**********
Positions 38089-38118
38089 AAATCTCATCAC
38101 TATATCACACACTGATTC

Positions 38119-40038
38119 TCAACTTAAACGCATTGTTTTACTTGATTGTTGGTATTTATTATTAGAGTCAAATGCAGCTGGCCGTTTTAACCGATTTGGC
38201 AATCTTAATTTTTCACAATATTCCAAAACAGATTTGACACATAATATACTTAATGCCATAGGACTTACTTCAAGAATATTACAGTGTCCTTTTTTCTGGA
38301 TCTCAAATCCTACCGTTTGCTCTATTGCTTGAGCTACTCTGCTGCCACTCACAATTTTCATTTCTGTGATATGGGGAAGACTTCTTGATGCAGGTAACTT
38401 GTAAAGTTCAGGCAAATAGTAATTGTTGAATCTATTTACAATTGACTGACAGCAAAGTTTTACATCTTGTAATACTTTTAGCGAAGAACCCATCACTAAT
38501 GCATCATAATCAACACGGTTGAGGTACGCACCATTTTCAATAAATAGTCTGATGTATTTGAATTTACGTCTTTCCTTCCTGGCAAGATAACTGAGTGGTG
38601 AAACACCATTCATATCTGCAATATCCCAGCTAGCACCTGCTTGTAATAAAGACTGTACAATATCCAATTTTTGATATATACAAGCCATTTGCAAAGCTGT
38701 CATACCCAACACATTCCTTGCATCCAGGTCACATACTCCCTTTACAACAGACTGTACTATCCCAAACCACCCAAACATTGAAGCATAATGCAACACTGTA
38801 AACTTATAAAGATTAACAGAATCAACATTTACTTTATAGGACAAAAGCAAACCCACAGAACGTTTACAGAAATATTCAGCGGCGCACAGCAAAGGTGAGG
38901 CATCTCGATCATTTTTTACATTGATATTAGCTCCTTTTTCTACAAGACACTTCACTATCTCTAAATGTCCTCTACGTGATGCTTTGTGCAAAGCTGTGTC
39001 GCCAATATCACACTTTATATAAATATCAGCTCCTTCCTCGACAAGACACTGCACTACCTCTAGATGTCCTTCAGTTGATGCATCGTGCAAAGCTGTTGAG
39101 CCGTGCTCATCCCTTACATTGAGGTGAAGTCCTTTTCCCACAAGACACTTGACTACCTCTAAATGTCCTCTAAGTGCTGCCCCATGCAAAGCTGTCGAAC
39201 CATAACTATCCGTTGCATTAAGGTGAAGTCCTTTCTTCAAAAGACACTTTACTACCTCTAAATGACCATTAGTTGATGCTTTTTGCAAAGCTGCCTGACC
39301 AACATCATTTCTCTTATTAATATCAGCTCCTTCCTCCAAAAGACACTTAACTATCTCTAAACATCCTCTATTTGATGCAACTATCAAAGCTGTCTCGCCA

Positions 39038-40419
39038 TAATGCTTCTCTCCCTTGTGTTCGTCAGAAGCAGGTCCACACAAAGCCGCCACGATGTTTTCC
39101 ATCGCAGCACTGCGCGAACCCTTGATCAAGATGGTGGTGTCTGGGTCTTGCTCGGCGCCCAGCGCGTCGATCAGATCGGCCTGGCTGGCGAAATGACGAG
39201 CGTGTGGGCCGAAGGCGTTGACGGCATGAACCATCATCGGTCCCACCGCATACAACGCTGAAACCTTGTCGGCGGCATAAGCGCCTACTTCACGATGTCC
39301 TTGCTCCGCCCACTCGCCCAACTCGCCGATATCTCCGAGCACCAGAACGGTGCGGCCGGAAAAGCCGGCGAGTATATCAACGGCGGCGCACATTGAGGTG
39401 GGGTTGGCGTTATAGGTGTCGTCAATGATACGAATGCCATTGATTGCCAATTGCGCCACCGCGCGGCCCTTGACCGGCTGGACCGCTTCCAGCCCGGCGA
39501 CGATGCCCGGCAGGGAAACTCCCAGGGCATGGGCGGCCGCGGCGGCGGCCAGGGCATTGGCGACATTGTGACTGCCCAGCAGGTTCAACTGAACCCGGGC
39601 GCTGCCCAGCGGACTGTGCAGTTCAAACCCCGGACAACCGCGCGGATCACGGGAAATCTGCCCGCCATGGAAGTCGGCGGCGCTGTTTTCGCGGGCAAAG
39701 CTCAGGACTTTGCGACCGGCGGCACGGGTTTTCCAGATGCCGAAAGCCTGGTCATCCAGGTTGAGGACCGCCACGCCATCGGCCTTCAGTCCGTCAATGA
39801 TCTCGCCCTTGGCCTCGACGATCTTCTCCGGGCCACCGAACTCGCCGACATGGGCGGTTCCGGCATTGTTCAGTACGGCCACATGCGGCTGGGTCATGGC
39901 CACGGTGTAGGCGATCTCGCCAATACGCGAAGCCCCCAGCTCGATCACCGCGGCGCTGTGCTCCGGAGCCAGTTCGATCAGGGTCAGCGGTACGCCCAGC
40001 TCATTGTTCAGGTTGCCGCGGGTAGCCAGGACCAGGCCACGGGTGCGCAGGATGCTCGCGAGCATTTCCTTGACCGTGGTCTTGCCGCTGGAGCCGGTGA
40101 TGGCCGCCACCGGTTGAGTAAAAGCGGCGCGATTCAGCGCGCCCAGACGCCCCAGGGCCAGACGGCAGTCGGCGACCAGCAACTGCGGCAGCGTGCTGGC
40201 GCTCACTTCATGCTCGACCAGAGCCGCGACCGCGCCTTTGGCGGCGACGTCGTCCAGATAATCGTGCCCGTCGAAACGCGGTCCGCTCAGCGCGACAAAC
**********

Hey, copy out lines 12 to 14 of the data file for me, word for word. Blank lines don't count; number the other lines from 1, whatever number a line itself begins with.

38801 AACTTATAAAGATTAACAGAATCAACATTTACTTTATAGGACAAAAGCAAACCCACAGAACGTTTACAGAAATATTCAGCGGCGCACAGCAAAGGTGAGG
38901 CATCTCGATCATTTTTTACATTGATATTAGCTCCTTTTTCTACAAGACACTTCACTATCTCTAAATGTCCTCTACGTGATGCTTTGTGCAAAGCTGTGTC
39001 GCCAATATCACACTTTATATAAATATCAGCTCCTTCCTCGACAAGACACTGCACTACCTCTAGATGTCCTTCAGTTGATGCATCGTGCAAAGCTGTTGAG